How Will Turkey's Next Leader Impact Iraq?

Prime Minister Recep Tayyip Erdogan  is Turkey's most talented and most popular politician. But he's apparently not talented or popular enough to break through a secularist glass ceiling to the job of president. On Tuesday, Erdogan, bowed to political pressure and nominated Abdullah Gul, currently foreign minister, as the ruling AK Party's choice for president when the Parliament begins its vote Friday.

In theory, the job was Erdogan's for the taking. The president is elected by Parliament, where Erdogan commands a healthy majority. But the military remains politically powerful, and all year rumblings of discontent have served as a warning for Erdogan not to take the job. The reason? Erdogan is seen by many in the traditionally secular nation as dangerously Islamic. It's not that he's done much while in office to give that impression. He's made his career in a series of mildly Islamist political parties, and in 1999 he served a four-month prison term for "sedition" after he quoted a famous Turkish poem describing "the mosques are our helmets, the minarets our spears." Although Erdogan has been extremely careful to avoid actually introducing any overtly religious legislation since coming to power in a landslide election victory in 2002, he's still deeply distrusted by the secularists. They want the presidency, currently held by a militantly secular former judge, to be a check on Erdogan's power, not the crowning point of his political career. Army leaders aren't the only ones who are suspicious; earlier this month a million marchers turned out in Ankara to protest his running for the top office.

Enter Abdullah Gul, Erdogan's right hand man and Turkey's quiet and able foreign minister. Although Gul is a devout Muslim, he's seen as more of a moderate than Erdogan. The reasons for that perception are historical—they date to the political Islamic movements of the 1990s, when Gul led a moderate rebellion against Erdogan's one-time patron, Necmettin Erbakan, the devout prime minister ousted by the Army in 1997. In the actual tenure of the AKP in office since 2002, though, there has been little difference between Gul and Erdogan. Most importantly, Gul hasn't been in jail for sedition. (Before the AKP introduced new laws in 2003 to allow Erdogan to become prime minister, a conviction on sedition was enough to ban a person from running for political office for life.)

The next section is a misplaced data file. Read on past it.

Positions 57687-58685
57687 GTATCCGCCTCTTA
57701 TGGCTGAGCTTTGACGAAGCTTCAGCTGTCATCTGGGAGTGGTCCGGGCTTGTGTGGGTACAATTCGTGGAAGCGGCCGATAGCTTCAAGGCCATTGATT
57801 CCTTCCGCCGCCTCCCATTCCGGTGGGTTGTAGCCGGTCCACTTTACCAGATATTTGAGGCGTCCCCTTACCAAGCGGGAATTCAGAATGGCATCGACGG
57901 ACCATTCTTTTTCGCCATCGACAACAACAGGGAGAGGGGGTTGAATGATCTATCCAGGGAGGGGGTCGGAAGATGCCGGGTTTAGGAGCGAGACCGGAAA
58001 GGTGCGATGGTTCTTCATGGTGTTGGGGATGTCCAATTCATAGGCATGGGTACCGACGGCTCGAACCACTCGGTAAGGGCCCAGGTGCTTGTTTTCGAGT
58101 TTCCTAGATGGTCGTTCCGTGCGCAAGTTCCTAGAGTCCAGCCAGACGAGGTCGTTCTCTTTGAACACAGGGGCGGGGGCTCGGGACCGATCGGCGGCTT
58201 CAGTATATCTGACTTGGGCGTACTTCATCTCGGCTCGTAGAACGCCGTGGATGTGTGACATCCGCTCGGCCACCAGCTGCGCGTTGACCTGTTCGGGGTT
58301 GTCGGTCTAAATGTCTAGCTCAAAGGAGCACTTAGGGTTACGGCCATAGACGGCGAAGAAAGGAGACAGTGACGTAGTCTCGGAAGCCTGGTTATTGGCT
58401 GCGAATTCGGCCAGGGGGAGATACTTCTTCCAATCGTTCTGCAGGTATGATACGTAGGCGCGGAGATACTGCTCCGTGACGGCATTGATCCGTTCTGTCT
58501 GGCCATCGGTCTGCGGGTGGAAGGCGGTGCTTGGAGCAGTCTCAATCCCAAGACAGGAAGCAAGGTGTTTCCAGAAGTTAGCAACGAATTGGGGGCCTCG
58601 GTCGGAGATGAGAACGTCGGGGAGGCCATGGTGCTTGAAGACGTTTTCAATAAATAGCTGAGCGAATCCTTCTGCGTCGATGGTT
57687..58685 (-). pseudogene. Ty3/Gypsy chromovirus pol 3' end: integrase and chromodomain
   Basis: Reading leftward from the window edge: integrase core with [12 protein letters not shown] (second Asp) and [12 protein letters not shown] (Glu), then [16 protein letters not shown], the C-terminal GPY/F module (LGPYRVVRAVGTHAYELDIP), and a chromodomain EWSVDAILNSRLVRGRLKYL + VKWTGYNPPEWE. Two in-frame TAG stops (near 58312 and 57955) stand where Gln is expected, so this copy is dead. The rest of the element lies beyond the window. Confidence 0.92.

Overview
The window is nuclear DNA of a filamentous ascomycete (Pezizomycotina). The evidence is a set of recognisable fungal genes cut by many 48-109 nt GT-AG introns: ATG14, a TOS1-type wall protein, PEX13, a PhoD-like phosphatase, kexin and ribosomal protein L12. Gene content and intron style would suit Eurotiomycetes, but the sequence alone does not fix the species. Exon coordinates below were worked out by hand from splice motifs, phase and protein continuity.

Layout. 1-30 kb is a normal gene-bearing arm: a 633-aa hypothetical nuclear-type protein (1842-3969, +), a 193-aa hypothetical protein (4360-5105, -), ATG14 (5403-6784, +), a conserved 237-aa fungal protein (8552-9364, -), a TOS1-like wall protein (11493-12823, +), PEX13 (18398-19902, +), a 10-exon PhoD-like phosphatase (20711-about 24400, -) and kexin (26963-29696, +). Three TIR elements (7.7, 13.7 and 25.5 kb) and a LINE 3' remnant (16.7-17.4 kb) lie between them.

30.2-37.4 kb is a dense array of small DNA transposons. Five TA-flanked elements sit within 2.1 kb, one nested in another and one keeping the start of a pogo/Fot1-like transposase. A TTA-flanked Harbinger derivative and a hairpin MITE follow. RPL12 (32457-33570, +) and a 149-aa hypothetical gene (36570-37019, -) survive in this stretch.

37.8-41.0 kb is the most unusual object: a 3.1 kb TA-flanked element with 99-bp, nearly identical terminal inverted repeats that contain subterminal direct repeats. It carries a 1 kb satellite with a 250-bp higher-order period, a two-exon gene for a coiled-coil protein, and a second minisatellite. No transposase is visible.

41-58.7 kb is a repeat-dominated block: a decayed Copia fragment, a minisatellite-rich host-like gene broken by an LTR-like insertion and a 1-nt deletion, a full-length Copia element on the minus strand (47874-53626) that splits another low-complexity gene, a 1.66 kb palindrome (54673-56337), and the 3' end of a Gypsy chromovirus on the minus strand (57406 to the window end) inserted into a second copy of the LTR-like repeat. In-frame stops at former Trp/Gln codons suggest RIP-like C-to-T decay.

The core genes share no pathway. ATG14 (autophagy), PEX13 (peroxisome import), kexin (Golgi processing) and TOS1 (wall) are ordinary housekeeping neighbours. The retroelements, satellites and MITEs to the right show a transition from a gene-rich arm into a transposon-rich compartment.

Yet even Gul knows that he needs to grovel to break the ceiling. On Tuesday he told Parliament that "Turkey needs a secular president" and promised to uphold the ideals of Turkey's radically secular founder, Kemal Atatürk. Gul is also expected to be discreet about his wife, Hayrunisa, who wears an Islamic headscarf. A law dating from Atatürk's time (and still in force) bans headscarves from Parliament, universities, schools and all state workplaces and official functions. Erdogan sent his two daughters to U.S. colleges to get around the ban. Gul will almost certainly not move into Çankaya palace, the official presidential residence, and will keep his wife away from official functions.

So much for the AKP being firebrand Islamists. This week has shown that they're actually willing to bow to the establishment when they need to. They're also going along with a growing nationalism in Turkey. A drop in support Turkey's EU bid from 70 percent in 2005 to just 30 recently, has put the pro-European AKP on the defensive. Their challenge is to stop the Army, the ultranationalists and the secular establishment from filling the vacuum.
Erdogan and Gul's answer has been to try to be more nationalist than the nationalists, threatening restive Kurds in Turkey's southeast with terrible retaliation after a spate of attacks on Turkish security forces earlier this year. More worryingly, they've also backed calls from the military for an incursion into northern Iraq this spring. Gul complained last month that the Kurdish separatists of the Kurdistan Workers' Party (PKK) had used "remote-controlled explosives and weapons obtained in Iraq, including from the Iraqi Army" against Turkish troops. "We cannot tolerate this," he threatened. "If the Iraqi government cannot stop it, we will have to take action."

There are also indications that preparations are already underway on the ground. According to press reports, mine-clearing operations are underway along the border, while Turkish special forces reportedly have penetrated up to 25 miles inside northern Iraq to prepare the advance and seal off PKK escape routes. As many as 200,000 Turkish soldiers were brought up to the border last month. Turkey has been resupplying Army divisions along the Iraq border and has cancelled all leave for these formations for the next three months.

Turkey has been saber rattling on Iraq border for years, but last month, for the first time, Turkey's top general, Chief of the General Staff Ya?ar Büyükan?t, publicly called on the AKP government for a green light for action. Whether or not to grant it will be a crucial test for Gul and Erdogan. PKK rebels have stepped up their spring campaign in Turkey, killing nearly a dozen troops and police over recent weeks. Doing nothing could mark the AKP as soft on terror and damage its chances in November's parliamentary elections. The Army, at the same time, can cast itself as the true guarantor of Turkey's national security in calling for action. Yet if they agree, Ankara risks all-out confrontation with Washington and the Kurds of northern Iraq, as well as unrest among their own 14 million strong Kurdish population.

Turkey's new president will face an enormous foreign-policy challenge. Caving in to the military would win him political points at home, at the cost of sparking a dangerous and uncertain conflict on Turkey's most volatile border.

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